Data from the World Bank shows that Americans, Chinese and Russians are among the world’s biggest climate change skeptics. Less than a third of them believe climate change is a serious problem, and more than 20% believe it is not too serious or not a problem at all. Interestingly, the three together accounted for almost half (46%) of total world emissions of CO2 in 2010 according to the U. S. Government’s own data (Carbon Dioxide Information Analysis Center – U.S. Dept. of Energy).
China continues to lead the world in CO2 emissions, but on a per capita basis, the U.S. is still the biggest offender among medium and large nations. On a per capita basis, the average American produced in 2010 50% more CO2 than the average Russian and almost 3 times more than the average Chinese. The gap is even larger with other emerging countries: Americans beat Brazilians by a factor of 8 and Indians by 10. Interestingly again, almost 2 in 3 Indians, and 3 in 4 Brazilians believe climate change is a very serious problem.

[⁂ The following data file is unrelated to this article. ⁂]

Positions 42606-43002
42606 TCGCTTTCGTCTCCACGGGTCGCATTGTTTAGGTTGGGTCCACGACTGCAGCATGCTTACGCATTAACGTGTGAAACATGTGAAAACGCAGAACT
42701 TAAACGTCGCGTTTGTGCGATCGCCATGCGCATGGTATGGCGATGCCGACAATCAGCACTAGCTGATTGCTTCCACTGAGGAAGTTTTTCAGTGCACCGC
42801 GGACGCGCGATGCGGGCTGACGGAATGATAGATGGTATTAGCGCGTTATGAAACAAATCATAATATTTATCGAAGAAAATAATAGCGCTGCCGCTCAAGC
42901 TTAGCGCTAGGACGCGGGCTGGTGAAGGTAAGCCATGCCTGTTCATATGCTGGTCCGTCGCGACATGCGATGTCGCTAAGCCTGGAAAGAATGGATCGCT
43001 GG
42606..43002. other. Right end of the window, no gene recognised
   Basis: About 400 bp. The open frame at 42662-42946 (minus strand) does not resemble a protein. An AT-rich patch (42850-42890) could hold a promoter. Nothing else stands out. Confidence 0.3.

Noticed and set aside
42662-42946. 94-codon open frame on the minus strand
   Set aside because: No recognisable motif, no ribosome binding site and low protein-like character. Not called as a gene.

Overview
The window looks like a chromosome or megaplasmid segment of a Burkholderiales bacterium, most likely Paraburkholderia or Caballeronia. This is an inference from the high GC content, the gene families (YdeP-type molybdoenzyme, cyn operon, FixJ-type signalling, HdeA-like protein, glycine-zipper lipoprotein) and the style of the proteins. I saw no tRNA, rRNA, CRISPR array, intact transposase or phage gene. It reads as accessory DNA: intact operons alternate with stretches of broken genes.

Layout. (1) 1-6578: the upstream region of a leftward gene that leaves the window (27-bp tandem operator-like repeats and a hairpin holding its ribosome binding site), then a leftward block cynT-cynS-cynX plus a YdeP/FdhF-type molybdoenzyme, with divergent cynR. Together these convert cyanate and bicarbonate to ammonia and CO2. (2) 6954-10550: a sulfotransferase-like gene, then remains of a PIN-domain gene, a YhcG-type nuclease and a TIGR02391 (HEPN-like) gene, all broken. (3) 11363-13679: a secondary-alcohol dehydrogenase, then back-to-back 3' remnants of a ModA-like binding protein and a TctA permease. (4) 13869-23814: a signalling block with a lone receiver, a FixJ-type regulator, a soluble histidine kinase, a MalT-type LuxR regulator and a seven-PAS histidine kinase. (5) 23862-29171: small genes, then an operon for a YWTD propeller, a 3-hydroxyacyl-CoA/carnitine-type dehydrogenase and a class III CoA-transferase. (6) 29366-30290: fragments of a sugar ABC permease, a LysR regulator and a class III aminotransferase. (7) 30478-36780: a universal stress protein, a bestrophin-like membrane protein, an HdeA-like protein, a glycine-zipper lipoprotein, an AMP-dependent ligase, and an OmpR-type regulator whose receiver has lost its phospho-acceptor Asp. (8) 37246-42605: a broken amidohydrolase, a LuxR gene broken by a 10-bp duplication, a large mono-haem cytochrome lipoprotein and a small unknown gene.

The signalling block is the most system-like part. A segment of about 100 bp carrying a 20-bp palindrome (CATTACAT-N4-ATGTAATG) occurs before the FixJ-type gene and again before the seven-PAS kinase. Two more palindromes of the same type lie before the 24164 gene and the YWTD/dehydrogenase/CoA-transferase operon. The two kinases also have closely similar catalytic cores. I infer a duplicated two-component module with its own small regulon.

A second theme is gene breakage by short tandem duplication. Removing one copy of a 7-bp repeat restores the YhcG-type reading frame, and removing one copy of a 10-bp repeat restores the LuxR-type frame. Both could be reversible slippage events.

In what appears to be a dangerous case of cognitive dissonance, the nations that can make a dent in reducing our global carbon addiction don’t seem to have much interest in trying.